# Why $\frac{\sqrt{x}-1}{\sqrt{x}+1} \leq \exp{\left(-\frac{C}{\sqrt{x}}\right)}$?

$$\frac{\sqrt{x}-1}{\sqrt{x}+1} \leq \exp{\left(-\frac{C}{\sqrt{x}}\right)}.\tag{1}$$

Doing the graph, we can see that $$\exp{\left(-\frac{C}{\sqrt{x}}\right)}$$ upper bounds $$\frac{\sqrt{x}-1}{\sqrt{x}+1}$$ when $$C$$ is small enough. Could you please someone provide some analytic explanation on how we can get $$(1)$$ and what is the maximum value of $$C$$ to achieve the upper bound?

Only the case $$x > 1$$ is interesting, so we can substitute $$y = 1/\sqrt x$$. Then the inequality becomes $$\frac{1-y}{1+y} \le e^{-Cy}$$ or $$\ln \left( \frac{1-y}{1+y} \right) \le -Cy$$ for $$0 < y < 1$$. Using the Taylor series for the logarithm we get $$\tag{*} \ln \left( \frac{1-y}{1+y} \right) = -2(y + \frac{y^3}{3} + \frac{y^5}{5} + \ldots) \le -2y.$$ It follows that the desired estimate holds with $$\boxed{C=2}$$. That is the best possible constant because $$\lim_{y \to 0} \frac 1y \cdot \ln \left( \frac{1-y}{1+y} \right) = -2 \, .$$

Remark: An alternative method to obtain $$(*)$$ is $$\ln \left( \frac{1-y}{1+y} \right) = - \int_0^y \frac{2}{1-t^2} \,dt \le - \int_0^y 2 \, dt = -2y \, .$$

• Up to linear terms in the initial inequality (before taking logarithms), the left side is $1-2y/(1+y) = 1-2y+O(y^2)$ and the right side is $e^{-Cy} = 1-Cy + O(y^2)$. So the desired inequality holds for small $y$ if $C < 2$, it does not hold for small $y$ if $C > 2$, and more care is needed if $C=2$.
– KCd
Mar 13, 2021 at 19:56
• @KCd: I have shown that it holds for all $y \in (0, 1)$ if $C \le 2$, and that is does not hold for $C > 2$ (using a limiting argument similar as yours). Is anything wrong with that? Mar 13, 2021 at 20:01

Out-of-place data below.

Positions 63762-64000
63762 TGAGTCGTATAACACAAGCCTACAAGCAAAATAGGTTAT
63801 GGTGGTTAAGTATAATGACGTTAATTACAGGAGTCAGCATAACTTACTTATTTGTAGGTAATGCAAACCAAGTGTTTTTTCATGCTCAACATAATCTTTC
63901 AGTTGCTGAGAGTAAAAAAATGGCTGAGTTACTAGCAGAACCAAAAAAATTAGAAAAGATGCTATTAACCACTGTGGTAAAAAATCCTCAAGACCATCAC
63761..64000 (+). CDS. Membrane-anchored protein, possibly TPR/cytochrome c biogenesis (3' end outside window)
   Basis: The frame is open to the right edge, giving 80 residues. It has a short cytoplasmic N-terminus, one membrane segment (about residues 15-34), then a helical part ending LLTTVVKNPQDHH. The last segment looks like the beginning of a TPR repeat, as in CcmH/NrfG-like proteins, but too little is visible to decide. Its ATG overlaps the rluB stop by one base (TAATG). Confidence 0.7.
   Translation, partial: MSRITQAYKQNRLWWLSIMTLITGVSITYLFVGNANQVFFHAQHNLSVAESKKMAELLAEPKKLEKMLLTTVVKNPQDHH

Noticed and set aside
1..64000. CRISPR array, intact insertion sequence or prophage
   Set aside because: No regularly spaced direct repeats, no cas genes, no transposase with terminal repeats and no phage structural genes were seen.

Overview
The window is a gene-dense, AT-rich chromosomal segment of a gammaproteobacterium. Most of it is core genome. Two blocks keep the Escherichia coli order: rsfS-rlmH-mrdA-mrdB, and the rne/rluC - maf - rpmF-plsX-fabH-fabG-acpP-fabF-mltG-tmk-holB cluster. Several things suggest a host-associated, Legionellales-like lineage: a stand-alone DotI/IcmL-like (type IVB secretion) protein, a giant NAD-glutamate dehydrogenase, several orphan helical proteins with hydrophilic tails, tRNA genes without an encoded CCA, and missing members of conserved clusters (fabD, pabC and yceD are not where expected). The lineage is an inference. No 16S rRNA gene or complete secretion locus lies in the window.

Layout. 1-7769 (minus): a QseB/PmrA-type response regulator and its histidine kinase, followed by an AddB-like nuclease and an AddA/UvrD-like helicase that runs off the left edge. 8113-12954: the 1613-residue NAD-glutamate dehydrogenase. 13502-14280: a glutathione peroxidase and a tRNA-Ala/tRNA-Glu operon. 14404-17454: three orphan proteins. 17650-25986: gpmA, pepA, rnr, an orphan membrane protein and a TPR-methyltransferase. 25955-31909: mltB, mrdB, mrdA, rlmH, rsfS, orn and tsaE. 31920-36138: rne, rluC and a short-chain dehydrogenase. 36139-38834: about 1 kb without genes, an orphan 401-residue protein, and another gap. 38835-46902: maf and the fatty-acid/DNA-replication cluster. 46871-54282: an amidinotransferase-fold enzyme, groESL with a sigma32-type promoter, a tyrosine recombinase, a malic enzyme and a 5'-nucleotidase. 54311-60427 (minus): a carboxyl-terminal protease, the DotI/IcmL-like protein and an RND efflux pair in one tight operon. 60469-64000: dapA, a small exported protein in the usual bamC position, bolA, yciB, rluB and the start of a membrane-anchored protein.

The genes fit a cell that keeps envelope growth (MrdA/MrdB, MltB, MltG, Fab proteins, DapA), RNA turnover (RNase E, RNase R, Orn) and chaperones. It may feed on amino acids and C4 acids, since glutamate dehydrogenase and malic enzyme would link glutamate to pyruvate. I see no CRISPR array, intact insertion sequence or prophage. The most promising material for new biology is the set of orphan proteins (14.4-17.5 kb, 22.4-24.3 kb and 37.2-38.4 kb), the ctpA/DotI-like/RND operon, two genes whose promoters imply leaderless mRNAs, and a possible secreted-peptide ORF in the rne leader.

• No. I was just pointing out that without have to make careful estimates, we can see that $C=2$ is the critical case, with larger and smaller $C$ being easy to figure out qualitatively (works for all small $y$ or fails for all small $y$ without specifying what “small” means precisely).
– KCd
Mar 13, 2021 at 20:06
• @KCd: Exactly, that was the idea. The Taylor series of the logarithm turned out to be a simple way to verify the inequality on the whole interval. There may be other methods. Mar 13, 2021 at 20:07
• @Thoth: I am not sure what you are looking for, Taylor series and limits are analytical methods :) – I just added another way to obtain the estimate $(*)$, which is equivalent to your inequality $(1)$. Mar 13, 2021 at 20:33

Observe that $$\dfrac{\sqrt{x}-1}{\sqrt{x}+1} = \dfrac{1-\frac{1}{\sqrt{x}}}{1+\frac{1}{\sqrt{x}}}$$. Thus if you set $$u = \dfrac{1}{\sqrt{x}}$$, then you want to prove: $$e^{-Cu} \ge \dfrac{1-u}{1+u}$$ for small $$C > 0$$. Consider: $$f(u) = e^{-Cu} + \dfrac{u-1}{u+1}$$ on $$(0,\infty)$$. Taking $$1$$st derivative of $$f$$: $$f'(u) = -Ce^{-Cu} +\dfrac{1}{(u+1)^2}$$. Your aim is to show: $$f'(u) > 0$$ on $$(0,1)$$ because if $$u \ge 1$$ then $$f(u) > 0$$ and the inequality you are trying to prove holds. But now $$f'(u) > 0 \iff \dfrac{1}{\sqrt{C}}\cdot e^{\frac{Cu}{2}} \ge u+1$$. Replace $$C$$ by $$2C$$ in this new inquality to get: $$\dfrac{1}{\sqrt{2C}}\cdot e^{Cu} \ge u+1$$. Now using the inequality: $$e^{Cu} \ge 1+ Cu + \dfrac{C^2u^2}{2} \ge \sqrt{2C}u+\sqrt{2C}$$. Consider $$g(u) = 1+Cu+\dfrac{C^2u^2}{2}-\sqrt{2C}u - \sqrt{2C}$$ on $$(0,1)$$. Then $$g'(u) = C+C^2-\sqrt{2C}> 0 \iff C(1+C)^2 > 2$$. Thus if you choose $$C^{*} = 2C$$ small $$> 0$$ and $$C$$ satisfy this condition then you have the inequality you want to show.